Book spine poem: Microworlds

April 16, 2017

It’s a few months since I made one of these. So: a new book spine poem.



Microworlds, a patchwork planet
Solar bones brighter than
A thousand suns.
Gut symmetries collapse,
All fall down,
Vertigo: wide open –
Full catastrophe living.



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A fine distinction from Philip K. Dick

July 16, 2015

Philip K. Dick’s pleasurably paranoid science-fiction novel Time Out of Joint (1959) has a passage that shows the ingenuity of children in using language to manipulate perceived reality (something Dick himself did with brio in his writing). Sammy, a boy working on a makeshift radio, needs to get its crude antenna somewhere high:

Returning to the house he climbed the stairs to the top floor. One window opened on to the flat part of the roof; he unlatched that window and in a moment he was scrambling out onto the roof.

From downstairs his mother called, ‘Sammy, you’re not going out on the roof, are you?’

‘No,’ he yelled back. I am out, he told himself, making in his mind a fine distinction.

I imagine most kids, once their command of language is sufficiently sophisticated, play similar semantic games for short-term gain or amusement. The same kind of hyper-literalness is the basis for a lot of childhood humour (e.g., ‘Do you have the time?’ ‘Yes.’). I like PKD’s understated use of it which puts us in Sammy’s head for a moment.

Modern English as an archaic dialect

October 22, 2013

Voltaire is said to have described etymology as a science in which vowels count for nothing, and consonants for very little. The line’s provenance is questionable, but the point holds. Over time, vowels shift and so do consonants: words may transform radically. If people are around in a few centuries’ time, we won’t just be using lots of new words: we’ll be using old words that sound different.

I haven’t seen this treated much in science fiction, despite the genre’s reliance on time travel and future scenarios. But I came across an example last weekend in the Ursula K. Le Guin–edited Nebula Award Stories of 1975. Joe Haldeman’s story ‘End Game’ is a futuristic military drama that refers briefly, on a few occasions, to phonetic change and to language change more generally:

(1) Language, for one thing, was no small problem. English had evolved considerably in 450 years; soldiers had to learn twenty-first century English as a sort of lingua franca with which to communicate with their officers, some of whom might be “old” enough to be their nine-times-great-grandfathers. Of course, they only used this language when talking to their officers, or mocking them, so they got out of practice with it.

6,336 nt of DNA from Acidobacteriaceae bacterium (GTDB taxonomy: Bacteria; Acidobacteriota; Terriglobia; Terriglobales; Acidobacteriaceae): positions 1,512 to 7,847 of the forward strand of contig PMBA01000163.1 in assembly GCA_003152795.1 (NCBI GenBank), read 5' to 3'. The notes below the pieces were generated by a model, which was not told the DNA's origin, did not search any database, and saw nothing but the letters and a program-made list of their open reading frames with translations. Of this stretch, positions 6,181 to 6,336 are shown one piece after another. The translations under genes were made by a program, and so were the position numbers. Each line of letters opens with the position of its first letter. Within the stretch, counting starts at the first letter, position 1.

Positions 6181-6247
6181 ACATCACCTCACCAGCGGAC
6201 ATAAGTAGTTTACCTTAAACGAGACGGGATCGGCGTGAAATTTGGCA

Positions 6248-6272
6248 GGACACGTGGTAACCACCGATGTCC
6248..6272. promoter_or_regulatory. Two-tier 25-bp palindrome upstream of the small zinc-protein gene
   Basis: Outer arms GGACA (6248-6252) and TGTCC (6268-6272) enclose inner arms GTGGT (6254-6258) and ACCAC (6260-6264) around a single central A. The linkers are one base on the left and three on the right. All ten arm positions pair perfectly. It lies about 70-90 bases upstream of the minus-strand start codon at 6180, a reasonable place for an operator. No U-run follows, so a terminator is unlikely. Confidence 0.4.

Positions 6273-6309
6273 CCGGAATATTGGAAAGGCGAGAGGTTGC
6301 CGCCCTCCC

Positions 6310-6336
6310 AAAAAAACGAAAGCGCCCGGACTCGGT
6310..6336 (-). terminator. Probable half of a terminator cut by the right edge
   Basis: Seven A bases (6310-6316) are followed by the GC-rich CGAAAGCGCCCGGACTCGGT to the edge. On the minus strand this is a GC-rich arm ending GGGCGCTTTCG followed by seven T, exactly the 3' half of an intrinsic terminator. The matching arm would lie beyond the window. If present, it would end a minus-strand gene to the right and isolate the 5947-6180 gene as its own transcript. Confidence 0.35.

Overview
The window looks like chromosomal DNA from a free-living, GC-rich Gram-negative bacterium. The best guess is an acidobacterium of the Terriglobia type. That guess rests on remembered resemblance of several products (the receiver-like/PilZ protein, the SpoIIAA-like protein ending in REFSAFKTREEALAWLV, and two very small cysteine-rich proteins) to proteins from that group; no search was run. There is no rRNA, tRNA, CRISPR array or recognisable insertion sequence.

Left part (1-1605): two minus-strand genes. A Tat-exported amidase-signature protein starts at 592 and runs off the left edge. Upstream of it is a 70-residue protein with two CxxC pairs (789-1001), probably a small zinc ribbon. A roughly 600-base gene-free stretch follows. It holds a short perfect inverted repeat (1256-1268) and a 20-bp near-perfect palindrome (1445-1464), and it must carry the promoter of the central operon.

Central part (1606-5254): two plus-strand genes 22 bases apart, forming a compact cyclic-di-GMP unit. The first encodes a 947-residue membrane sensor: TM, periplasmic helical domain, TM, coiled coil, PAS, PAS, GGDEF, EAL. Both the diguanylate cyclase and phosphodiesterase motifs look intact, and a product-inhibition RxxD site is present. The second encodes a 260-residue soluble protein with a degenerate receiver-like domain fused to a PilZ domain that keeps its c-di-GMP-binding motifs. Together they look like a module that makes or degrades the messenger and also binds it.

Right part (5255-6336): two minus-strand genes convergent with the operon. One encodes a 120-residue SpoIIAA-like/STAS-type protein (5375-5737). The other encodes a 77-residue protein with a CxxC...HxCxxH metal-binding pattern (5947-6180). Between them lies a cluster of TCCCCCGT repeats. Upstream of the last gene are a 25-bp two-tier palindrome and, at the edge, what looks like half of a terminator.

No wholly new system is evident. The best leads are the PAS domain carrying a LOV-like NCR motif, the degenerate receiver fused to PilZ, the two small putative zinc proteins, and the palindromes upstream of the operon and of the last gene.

(2) Most of the other officers played chess, but they could usually beat me – whenever I won it gave me the feeling I was being humoured. And word games were difficult because my language was an archaic dialect that they had trouble manipulating. And I lacked the time and talent to master “modern” English.

(3) He said a word whose vowel had changed over the centuries, but whose meaning was clear.

No dialogue or descriptions provide any details of the form to which English had changed in four and a half centuries, but that may be just as well, as it leaves it to our imagination and avoids suggesting something a linguist might object to. It’s nice to see the subject addressed at all, and so explicitly; the sociolinguistic reference to mockery is an especially good touch.

The celestial aspirate of Mister Lem

March 8, 2013

Stanisław Lem, in The Star Diaries, has an amusing inversion of our custom on Earth of adding more and more letters and titles to our names as we gain academic and other distinctions.

From “The Thirteenth Voyage”:

My object, when I set out from Earth, was to reach an extremely remote planet of the Crab constellation, Fatamiasma, known throughout space as the birthplace of one of the most distinguished individuals in our Universe, Master Oh. This is not the real name of that illustrious sage, but they refer to him thus, for it is impossible otherwise to render his true appellation in any earthly language. Children born on Fatamiasma receive an enormous number of titles and distinctions as well as a name that is, by our standards, inordinately long.